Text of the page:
2008-09-12-puma.jpgIt was from that moment that we began our FaceBook crusade. I was one of the administrators of the FaceBook group "Hillary Clinton for President." We asked our like-minded peers in the Hillary group to change their profile photos to pictures of pumas, and to change their "Political Affiliation" to "PUMA"... and, within days, three individual FaceBook PUMA groups had already spun off from the original Hillary group.

Erika Niedowski, a journalist for "The National", noticed all this FaceBook activity and, on June 7th, decided we were worth an introduction to the press.

Little did I know that there was already a hotbed of PUMA activity elsewhere in the blogosphere. Over at Riverdaughter's "The Confluence" -- inspired by the very same RBC ruling -- a commenter known as "SM" (now "SM77") had shouted out that very acronym, and Riverdaughter leapt into action with "The PUMA Unparty." Soon thereafter, their fellow 'Conflucian', Darragh Murphy, would set "PUMA Pac" into motion.

We were soon able to come together and join forces -- along with several other like-minded groups -- as members of a united front. Diane Mantouvalos, co-founder of, had noticed the backlash amongst disaffected Democrats within the blogosphere and, on the eve of Hillary Clinton's suspension speech, decided to plan a conference call to unite the many disparate factions under one umbrella. It was during this call that the "Just Say NO DEAL" coalition was born.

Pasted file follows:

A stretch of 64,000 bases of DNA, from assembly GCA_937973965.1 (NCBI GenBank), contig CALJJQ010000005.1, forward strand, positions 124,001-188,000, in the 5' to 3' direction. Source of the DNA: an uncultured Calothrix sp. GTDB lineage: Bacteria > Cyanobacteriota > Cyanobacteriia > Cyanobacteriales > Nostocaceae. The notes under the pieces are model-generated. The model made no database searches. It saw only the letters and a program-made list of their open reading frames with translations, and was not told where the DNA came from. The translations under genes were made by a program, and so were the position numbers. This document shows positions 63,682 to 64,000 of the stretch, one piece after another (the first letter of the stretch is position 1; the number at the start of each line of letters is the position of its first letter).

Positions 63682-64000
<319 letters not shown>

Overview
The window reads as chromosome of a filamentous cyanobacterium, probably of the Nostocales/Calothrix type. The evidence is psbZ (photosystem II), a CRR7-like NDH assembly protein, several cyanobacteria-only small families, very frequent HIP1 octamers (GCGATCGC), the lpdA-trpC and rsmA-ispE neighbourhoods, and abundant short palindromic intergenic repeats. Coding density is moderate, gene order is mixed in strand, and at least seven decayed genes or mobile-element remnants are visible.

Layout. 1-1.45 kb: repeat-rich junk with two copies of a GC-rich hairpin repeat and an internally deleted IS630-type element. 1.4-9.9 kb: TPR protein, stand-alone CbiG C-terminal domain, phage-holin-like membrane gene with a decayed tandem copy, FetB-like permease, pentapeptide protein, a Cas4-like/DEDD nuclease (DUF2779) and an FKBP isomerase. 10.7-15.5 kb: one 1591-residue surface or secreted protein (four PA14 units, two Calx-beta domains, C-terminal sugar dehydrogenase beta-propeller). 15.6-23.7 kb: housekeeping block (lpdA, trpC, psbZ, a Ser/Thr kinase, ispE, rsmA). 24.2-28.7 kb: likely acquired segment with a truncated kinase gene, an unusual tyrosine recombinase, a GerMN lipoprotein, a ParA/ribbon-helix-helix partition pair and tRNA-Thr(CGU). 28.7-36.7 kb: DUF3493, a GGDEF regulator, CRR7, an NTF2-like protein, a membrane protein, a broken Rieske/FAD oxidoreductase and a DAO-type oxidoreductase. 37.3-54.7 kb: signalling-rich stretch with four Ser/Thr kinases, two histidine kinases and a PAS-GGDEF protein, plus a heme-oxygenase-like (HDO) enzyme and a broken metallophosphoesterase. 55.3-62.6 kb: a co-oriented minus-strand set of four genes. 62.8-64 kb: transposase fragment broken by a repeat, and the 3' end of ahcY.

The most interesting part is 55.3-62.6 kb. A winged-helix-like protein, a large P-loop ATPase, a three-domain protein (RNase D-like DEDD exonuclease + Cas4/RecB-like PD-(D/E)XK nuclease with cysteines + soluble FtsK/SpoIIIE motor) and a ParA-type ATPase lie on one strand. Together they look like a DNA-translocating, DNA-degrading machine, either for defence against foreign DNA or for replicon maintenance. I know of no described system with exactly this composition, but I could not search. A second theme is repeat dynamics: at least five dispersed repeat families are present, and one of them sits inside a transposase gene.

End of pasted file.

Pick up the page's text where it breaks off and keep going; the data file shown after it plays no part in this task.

Within 24 hours, Thuc Nguyen and I were on FOX News to announce the birth of this coalition. Granted, it was the first time either of us had ever appeared on a major news network, and we were a little bit green at it. However, we weren't so green as to stop the movement in its tracks.

Many interviews soon followed, as did blog talk radio stations devoted to the PUMA cause, and documentaries on caucus fraud (such as GiGi Gaston's "We Will Not Be Silenced" and Lorenda Starfelt and Brad Mays' "The Audacity of Democracy"). An explosion of new PUMA-related web sites within the "Just Say NO DEAL" coalition emerged and within weeks, PUMA had been mentioned and/or featured on all the major networks and news networks, even getting the attention of "Meet the Press".